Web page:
Long the holy grail of many a collector, the Nintendo World Championships cart has been floating in the NES world's dreams for many a year. And now, the first few carts are finally beginning to fall into our hands!
The game itself is a combination of three of Nintendo's most popular games at the time - Super Mario Bros., Rad Racer and Tetris. The contestant plays the games in order after finishing a certain objective in each game, and there is an overall time limit of six minutes. The ultimate object, of course, is to score as much as possible and beat the other three kids playing at the same time onstage.
Hit Start on the second controller to begin the game and you enter SMB. Get 50 coins and you move on to the Rad Racer section where your next object is to finish the first level as quickly as possible. Finally you get to Tetris, which you play until your
Further hampering you in your quest for points are the screens in between games, which flash for 20 seconds and tell you (oh so helpfully) what game you're about to play.
The three games are the exact same as the regular home versions, with a couple of important exceptions for the contest: You have infinite lives in SMB, and infinite time in Rad Racer.
The only real contest "rule" was that all three games on the cart must be "played" in order to count for the contest; although most contestants played as normal and aimed to make their major scoring on the Tetris section, some smarter players (not to mention Howard Phillips) realized that better scores can be made by hanging out in Super Mario Bros., warping to 3-2 and using a turtle-stomp trick to get more points, barely making it to the Tetris section before time ran out.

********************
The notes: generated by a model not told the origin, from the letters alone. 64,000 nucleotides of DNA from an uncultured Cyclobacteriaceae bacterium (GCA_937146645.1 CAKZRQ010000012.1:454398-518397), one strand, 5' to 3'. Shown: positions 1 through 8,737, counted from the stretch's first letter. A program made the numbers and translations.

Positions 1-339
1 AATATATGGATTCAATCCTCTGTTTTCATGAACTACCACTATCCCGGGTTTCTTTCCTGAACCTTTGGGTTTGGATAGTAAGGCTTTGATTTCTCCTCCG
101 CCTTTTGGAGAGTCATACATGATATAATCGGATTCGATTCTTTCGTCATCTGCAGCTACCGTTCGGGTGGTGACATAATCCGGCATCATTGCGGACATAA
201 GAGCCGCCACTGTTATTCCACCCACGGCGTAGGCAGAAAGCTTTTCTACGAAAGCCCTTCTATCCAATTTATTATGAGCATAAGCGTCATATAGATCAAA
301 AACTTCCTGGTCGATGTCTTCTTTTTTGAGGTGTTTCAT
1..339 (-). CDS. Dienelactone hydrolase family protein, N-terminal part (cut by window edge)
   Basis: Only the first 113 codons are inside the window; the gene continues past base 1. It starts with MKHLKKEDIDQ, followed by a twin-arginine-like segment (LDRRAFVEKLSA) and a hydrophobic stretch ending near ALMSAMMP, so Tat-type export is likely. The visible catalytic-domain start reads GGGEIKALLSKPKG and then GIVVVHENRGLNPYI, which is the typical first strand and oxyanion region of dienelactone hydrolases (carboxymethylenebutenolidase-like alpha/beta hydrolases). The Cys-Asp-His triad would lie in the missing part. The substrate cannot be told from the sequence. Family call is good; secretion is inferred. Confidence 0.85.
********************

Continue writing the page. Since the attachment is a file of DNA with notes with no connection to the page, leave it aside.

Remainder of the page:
What are you chances of getting a cart like this? This cart was given to national NWC finalists and contest winners, and I doubt many have let go of their carts (and don't bother trying to track down the contest winners from Nintendo Power's list - it's been done). The above grey cartridge went for over $400 in private auction, and I can't see this price going anywhere but up in the future. As a hard-to-find cart, and as a piece of the NES's history and legacy in America, it's definitely unparalleled... and even now, it's not a bad scale to see how good you really are.
Thanks to Thomas for the pictures used here.